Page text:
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Chris Dixon on disrupting Wall Street

A primer on how Wall Street makes money and ways for the Internet to hurt its margins. It’s worth reading as a list of ways you can avoid financial practices that enrich Wall Street and cost you money.

2 Comments

  1. 1 is the thing that most amazes me about the past year and a half. Why folks are even doing business with the big banks is beyond me.

  2. I find it funny that he suggests zopa/prosper model (of direct loans) as the only disruptor to big banks. If you look at zopa in the US, they have a different model which has actually been around for a long time in the US, that of a member owned credit union. Based on my experience as a member of one of these, you get to vote on your governing board, and you have the right to run for the governing board as well. Thus, your bank takes the direction you vote for. And if there are false promises, you can vote the leader out. Some of these also have mission statements such as community reinvestment and such, so you can join one where all your money will go to funding loans for businesses and people in the community.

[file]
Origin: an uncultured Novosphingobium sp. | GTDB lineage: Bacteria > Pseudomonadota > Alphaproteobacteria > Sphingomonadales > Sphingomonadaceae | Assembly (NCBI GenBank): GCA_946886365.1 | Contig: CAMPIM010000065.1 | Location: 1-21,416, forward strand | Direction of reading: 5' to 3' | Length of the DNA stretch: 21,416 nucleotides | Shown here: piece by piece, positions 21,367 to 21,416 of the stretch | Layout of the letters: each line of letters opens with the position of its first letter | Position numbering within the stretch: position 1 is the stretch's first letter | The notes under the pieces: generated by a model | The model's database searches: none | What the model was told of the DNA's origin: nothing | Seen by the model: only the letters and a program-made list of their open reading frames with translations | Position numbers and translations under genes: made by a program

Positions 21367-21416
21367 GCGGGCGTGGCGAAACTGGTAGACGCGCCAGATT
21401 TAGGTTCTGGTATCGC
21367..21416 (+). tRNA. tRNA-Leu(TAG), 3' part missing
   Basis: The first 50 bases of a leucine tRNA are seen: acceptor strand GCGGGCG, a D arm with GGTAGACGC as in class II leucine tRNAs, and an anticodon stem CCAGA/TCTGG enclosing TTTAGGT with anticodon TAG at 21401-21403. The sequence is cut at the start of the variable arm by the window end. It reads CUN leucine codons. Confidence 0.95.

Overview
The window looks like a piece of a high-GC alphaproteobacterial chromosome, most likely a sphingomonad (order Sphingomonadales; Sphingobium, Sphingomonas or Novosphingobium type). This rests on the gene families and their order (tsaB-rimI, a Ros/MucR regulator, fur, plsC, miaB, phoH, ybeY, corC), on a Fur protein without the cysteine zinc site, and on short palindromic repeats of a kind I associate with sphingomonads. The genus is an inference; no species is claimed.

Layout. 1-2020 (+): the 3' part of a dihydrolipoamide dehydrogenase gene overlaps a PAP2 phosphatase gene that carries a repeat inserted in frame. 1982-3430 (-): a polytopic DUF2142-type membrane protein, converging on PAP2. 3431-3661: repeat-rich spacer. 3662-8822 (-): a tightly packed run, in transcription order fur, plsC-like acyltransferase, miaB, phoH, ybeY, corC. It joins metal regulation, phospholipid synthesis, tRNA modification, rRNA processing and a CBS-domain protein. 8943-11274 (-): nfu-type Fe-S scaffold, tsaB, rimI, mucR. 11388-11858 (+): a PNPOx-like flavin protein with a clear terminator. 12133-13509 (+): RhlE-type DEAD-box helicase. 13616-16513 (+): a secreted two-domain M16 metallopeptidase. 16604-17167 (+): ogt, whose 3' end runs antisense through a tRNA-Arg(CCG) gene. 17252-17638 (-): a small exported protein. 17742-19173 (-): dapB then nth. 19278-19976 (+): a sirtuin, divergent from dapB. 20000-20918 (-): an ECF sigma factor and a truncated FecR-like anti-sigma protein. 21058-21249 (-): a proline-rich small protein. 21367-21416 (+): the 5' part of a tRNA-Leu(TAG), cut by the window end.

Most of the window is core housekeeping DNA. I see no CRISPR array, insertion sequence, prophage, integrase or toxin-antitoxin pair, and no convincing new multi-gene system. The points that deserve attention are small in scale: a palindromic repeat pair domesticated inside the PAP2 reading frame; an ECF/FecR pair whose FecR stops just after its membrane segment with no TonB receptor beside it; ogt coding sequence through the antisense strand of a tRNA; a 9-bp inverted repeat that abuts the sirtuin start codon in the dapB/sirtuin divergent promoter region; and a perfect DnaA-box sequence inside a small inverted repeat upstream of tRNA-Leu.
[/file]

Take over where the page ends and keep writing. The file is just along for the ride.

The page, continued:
Also, many of these have better member services with hours that are convenient for working people and no atm fees. The idea that the only alternative to a big bank is high risk personal lending is silly. You can have the pooled protection of shared risk through an institution, where all members share in successful loans and the pain of defaults is diluted away, along with federal insurance (NCUA) without getting ripped off by wall street.

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